Text on top of stormy clouds

Without Hesitation: Responding to Disaster

“It’s the kind of disaster you get trained for but never think will happen”. A message Melissa Grimes, the Mendota Health Community Engagement Director for Indianapolis, Indiana, texted to her team at 3 AM the morning of March 15th.

Just hours earlier a tornado ripped through Randolph and Delaware counties in Indiana. Fortunately for Grimes, her granddaughters were out of their house at a state gymnastics meet near Gary, Indiana when their house was hit. When she heard the news that a tornado had touched down, she did not hesitate to travel with her son to the disaster-stricken area to see how she could assist in relief efforts.

“We first went to secure my grandkids’ home. When we arrived, there was a tree through the roof, rain pouring in, and their garage was completely gone. The bathroom from someone else’s home was just outside of their bedroom window. Neighbors were still trapped in their homes and screaming. Friends of mine who are nurses and the fire department were helping dig these people out”.

After securing the home, Grimes immediately went to help evacuate the Randolph County Nursing Home a few blocks away. As someone who works for a company that provides wound care services in nursing homes, and as a former nursing home employee herself, she knew this was an all-hands-on deck situation.

“We went to help evacuate a nursing home a couple blocks away. With most of the residents out of the building when I arrived, I worked to provide comfort and then headed to the facility being set up for emergency shelter; a place I previously worked at called Persimmon Ridge. Staff at Persimmon Ridge set up an emergency shelter for the nursing home residents. And while nursing home staff are trained in how to evacuate patients, we were never trained to be on the receiving end of patients being evacuated from another facility. I am so proud of the way Persimmon Ridge and the team handled the situation” Grimes said.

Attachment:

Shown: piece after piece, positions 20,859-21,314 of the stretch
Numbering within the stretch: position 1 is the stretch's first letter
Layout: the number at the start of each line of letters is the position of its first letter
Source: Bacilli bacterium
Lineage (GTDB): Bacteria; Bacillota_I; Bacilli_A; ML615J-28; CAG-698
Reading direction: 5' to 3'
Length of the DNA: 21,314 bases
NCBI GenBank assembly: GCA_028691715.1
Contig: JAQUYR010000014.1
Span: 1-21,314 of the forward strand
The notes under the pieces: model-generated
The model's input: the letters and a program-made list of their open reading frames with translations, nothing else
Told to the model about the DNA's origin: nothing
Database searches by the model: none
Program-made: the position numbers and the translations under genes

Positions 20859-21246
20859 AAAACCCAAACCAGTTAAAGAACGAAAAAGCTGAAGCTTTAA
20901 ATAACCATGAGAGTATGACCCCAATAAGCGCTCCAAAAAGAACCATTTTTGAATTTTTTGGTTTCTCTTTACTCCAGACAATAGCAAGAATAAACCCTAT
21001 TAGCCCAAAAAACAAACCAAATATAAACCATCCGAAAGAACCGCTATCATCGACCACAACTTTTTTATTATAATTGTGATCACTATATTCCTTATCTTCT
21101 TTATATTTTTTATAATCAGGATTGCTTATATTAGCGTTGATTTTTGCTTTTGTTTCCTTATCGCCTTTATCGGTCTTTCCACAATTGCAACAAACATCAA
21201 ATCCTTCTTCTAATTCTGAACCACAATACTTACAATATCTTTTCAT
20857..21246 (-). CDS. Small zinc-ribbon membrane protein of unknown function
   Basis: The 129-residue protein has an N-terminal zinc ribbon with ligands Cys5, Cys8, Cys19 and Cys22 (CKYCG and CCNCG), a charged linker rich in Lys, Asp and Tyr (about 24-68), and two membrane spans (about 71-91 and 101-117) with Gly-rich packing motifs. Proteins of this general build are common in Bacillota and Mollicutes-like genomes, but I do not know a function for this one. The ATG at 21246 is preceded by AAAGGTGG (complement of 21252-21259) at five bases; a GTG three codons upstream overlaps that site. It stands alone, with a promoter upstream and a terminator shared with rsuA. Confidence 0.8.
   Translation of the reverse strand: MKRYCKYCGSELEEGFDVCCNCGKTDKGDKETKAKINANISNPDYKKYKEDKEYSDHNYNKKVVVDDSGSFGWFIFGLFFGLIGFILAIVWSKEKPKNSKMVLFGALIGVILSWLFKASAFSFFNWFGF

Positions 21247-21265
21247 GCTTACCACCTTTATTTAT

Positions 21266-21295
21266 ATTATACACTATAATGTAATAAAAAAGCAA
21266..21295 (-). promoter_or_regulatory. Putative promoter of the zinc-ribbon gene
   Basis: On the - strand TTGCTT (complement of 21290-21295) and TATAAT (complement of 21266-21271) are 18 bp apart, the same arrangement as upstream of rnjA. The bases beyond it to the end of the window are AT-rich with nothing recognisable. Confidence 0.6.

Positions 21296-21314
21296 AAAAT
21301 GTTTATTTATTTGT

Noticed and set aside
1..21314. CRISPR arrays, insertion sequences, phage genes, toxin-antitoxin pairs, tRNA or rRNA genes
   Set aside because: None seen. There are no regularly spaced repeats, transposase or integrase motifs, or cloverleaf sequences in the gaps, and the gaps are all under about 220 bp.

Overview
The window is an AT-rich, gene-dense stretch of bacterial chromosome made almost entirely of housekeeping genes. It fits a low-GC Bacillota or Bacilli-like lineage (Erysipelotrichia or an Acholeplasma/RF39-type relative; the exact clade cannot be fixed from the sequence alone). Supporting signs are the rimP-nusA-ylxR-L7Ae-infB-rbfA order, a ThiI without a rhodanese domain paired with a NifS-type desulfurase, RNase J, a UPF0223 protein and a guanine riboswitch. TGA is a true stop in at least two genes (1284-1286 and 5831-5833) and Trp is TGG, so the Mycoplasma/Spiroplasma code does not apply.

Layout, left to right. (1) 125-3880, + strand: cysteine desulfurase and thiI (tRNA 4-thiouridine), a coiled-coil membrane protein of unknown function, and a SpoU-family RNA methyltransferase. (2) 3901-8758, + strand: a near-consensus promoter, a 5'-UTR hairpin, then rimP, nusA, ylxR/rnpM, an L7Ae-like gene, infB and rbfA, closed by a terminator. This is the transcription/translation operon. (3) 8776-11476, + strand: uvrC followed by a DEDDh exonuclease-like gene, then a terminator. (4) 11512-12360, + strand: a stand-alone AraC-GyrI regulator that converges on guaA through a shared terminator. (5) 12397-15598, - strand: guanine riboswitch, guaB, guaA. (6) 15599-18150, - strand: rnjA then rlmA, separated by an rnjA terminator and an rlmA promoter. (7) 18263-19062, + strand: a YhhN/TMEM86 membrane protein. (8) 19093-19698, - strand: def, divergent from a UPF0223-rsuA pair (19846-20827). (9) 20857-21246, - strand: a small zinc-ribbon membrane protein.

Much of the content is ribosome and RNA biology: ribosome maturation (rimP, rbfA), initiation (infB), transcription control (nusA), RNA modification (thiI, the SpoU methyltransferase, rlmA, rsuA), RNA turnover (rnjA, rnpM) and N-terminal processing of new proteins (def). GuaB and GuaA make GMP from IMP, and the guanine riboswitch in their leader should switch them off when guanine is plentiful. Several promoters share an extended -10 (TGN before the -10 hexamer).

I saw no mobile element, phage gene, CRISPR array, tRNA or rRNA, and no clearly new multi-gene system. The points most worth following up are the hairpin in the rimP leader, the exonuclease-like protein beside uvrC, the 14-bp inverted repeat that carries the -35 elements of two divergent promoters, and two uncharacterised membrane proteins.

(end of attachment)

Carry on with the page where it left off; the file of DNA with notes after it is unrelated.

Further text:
As the community continues to assess its damage and needs, these residents must be prioritized for care and resources. A 2020 study looking at deaths and hospitalizations of nursing home residents after Hurricane Irma found the actual death toll for those moved from nursing homes was more than double compared to the same time frame when no hurricanes occurred. “Our finding that long-stay residents experienced greater mortality and morbidity associated with the storm is important for public health officials who must prioritize this frail population for heightened emergency preparedness in disaster situations” (Dosa 2020 et al.).

Destruction caused by tornado
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Dosa DM, Skarha J, Peterson LJ, et al. Association Between Exposure to Hurricane Irma and Mortality and Hospitalization in Florida Nursing Home Residents. JAMA Netw Open. 2020;3(10):e2019460. doi:10.1001/jamanetworkopen.2020.19460